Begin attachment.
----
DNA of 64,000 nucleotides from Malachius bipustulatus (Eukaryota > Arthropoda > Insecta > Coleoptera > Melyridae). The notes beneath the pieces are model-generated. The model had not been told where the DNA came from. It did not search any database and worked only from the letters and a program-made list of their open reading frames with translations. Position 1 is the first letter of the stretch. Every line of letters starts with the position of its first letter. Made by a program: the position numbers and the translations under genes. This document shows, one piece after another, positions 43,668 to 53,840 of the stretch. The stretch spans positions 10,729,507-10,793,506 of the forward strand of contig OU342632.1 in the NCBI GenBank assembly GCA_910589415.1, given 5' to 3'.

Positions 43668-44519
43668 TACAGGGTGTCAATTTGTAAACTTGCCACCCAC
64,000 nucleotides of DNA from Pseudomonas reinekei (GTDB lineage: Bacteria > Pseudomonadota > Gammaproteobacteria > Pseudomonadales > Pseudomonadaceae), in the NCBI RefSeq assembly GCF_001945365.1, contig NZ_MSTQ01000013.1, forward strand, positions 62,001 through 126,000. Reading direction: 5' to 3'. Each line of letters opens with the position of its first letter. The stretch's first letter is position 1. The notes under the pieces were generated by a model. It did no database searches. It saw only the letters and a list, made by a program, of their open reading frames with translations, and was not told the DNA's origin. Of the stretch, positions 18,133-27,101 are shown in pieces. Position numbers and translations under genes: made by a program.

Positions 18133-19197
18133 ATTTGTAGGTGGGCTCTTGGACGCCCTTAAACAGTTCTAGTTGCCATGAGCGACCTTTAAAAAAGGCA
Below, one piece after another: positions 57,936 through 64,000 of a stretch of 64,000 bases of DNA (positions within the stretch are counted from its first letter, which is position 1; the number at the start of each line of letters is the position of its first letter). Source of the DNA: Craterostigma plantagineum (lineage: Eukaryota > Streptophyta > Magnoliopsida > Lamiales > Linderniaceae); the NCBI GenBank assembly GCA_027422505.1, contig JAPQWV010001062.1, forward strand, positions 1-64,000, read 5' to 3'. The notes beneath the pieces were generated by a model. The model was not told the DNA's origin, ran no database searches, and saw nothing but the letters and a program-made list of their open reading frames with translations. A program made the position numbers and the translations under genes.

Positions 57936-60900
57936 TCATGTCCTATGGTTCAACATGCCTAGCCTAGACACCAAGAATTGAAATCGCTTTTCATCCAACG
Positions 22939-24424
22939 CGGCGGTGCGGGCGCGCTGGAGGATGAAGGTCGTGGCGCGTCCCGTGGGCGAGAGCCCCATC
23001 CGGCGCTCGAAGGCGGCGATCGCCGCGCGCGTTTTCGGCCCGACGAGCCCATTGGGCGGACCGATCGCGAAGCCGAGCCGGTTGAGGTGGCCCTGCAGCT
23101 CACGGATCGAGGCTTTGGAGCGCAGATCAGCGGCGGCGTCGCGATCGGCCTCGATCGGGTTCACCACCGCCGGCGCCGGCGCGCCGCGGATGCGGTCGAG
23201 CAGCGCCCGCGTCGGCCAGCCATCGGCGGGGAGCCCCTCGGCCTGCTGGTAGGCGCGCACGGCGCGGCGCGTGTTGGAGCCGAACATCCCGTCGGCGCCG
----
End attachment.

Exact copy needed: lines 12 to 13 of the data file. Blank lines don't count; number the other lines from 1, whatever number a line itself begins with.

23001 CGGCGCTCGAAGGCGGCGATCGCCGCGCGCGTTTTCGGCCCGACGAGCCCATTGGGCGGACCGATCGCGAAGCCGAGCCGGTTGAGGTGGCCCTGCAGCT
23101 CACGGATCGAGGCTTTGGAGCGCAGATCAGCGGCGGCGTCGCGATCGGCCTCGATCGGGTTCACCACCGCCGGCGCCGGCGCGCCGCGGATGCGGTCGAG